Related Videos

Top 10 Things to Know About Netflix’s The Innocent Man

VO: Rebecca Brayton WRITTEN BY: Nick Spake
The perfect lie can be presented as the perfect truth. Welcome to WatchMojo, and today we’ll be counting down our picks for the Top 10 Things to Know About Netflix’s The Innocent Man For this list, we’re taking a look at interesting facts regarding this six-part documentary series premiering on Netflix.
Share
WatchMojo

You must register to a corporate account to download this video. Please login

Transcript
The perfect lie can be presented as the perfect truth. Welcome to WatchMojo, and today we’ll be counting down our picks for the Top 10 Things to Know About Netflix’s The Innocent Man

For this list, we’re taking a look at interesting facts regarding this six-part documentary series premiering on Netflix.

#10: The Crime & the Controversy

This true crime series revolves around the rape and murder of 21-year old waitress Debra Sue Carter, whose body was found on December 8, 1982 in Ada, Oklahoma. In 1988, former minor league baseball player Ron Williamson and friend Dennis Fritz were convicted for the crime, with Fritz sentenced to life in prison and Williamson sent to Death Row. Their convictions, however, depended on unreliable testimony and junk science - leading to a campaign for their release. The series also explores the trials of Tommy Ward and Karl Fontenot, locked up for murder based on similarly dubious evidence, and also linked to DA/prosecutor Bill Peterson, who’s been criticized for botching both cases.

#9: It’s Adapted from John Grisham’s Only Nonfiction Book

Beginning his career as a lawyer and politician, Grisham established himself as a novelist with bestsellers like “A Time to Kill,” “The Firm,” and “The Runaway Jury.” While he specializes in fictional legal thrillers, he stepped out of his comfort zone to tackle real life legal cases in “The Innocent Man: Murder and Injustice in a Small Town,” his only nonfiction novel. Despite being one of his few works outside of fiction, Grisham is well-versed in the issues discussed. He was a key story contributor for Netflix’ series, along with “Dreams of Ada” writer Robert Mayer and Innocence Project co-founder Barry Scheck.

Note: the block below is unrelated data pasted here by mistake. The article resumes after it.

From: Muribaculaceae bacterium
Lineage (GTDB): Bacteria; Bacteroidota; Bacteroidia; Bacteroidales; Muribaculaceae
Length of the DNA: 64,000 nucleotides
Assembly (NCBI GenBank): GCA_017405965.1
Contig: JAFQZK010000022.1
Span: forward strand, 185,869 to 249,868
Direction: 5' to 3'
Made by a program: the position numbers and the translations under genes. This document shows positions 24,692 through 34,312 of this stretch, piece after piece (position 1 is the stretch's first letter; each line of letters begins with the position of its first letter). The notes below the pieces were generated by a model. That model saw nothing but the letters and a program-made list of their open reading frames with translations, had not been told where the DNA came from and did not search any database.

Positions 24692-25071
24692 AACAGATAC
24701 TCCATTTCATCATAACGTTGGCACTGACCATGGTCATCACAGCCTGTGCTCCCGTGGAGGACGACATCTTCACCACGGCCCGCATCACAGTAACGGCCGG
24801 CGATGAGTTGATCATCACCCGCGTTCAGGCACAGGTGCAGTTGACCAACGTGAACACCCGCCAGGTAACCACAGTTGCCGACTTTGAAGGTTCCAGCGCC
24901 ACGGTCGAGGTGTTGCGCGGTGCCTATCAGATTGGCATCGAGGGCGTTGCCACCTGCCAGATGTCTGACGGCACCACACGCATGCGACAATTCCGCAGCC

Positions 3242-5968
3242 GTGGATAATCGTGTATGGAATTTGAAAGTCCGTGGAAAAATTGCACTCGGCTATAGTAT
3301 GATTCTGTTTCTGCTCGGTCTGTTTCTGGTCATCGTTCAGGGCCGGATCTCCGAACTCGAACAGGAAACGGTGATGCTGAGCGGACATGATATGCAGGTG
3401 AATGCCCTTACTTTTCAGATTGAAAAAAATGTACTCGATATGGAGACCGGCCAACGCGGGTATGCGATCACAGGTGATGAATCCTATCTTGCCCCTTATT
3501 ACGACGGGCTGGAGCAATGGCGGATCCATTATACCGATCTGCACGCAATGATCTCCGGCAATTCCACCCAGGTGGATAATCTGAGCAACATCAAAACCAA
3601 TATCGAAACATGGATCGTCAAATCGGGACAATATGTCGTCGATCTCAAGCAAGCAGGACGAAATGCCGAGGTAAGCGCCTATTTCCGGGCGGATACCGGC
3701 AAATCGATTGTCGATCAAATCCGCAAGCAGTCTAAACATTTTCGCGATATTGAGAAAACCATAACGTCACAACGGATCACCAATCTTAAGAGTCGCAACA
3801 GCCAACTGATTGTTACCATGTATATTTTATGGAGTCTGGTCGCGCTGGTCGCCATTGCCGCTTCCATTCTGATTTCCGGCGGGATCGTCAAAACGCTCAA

#8: It Shines a Light on The Innocence Project and Wrongful Accusations

Almost a decade after Debra Carter’s murder, attorneys Barry Scheck and Peter Neufeld founded the Innocence Project. For over 25 years, this non-profit legal group has made it their mission to exonerate falsely convicted individuals using DNA testing. In the 1990s, the Innocent Project assisted both Ron Williamson and Dennis Fritz on appeal. To date, the organization has helped to exonerate over 360 wrongfully convicted people, 20 of whom had been sent to death row, and to find 158 real perpetrators. Their dedication to correcting the mistakes of the past is part of a broader mission to improve a flawed legal system that too often results in the wrong people behind bars.

#7: The Filmmakers

“The Innocent Man” has attracted a slew of talent behind the camera, including director Clay Tweel, one of the most versatile documentary filmmakers of recent years. Along with Bryan Carberry, Tweel co-directed the quirky documentary “Finders Keepers,” which centered on a man trying to retrieve his mummified leg. Tweel followed up that film with the award-winning “Gleason,” a heartbreaking documentary about football player Steve Gleason’s battle against ALS. As different as his films are, each shares a common theme about strong-willed people fighting to overcome obstacles beyond their control, making Tweel an ideal candidate to tell Ron Williamson’s story.

#6: It Exposes Cracks Within the Justice System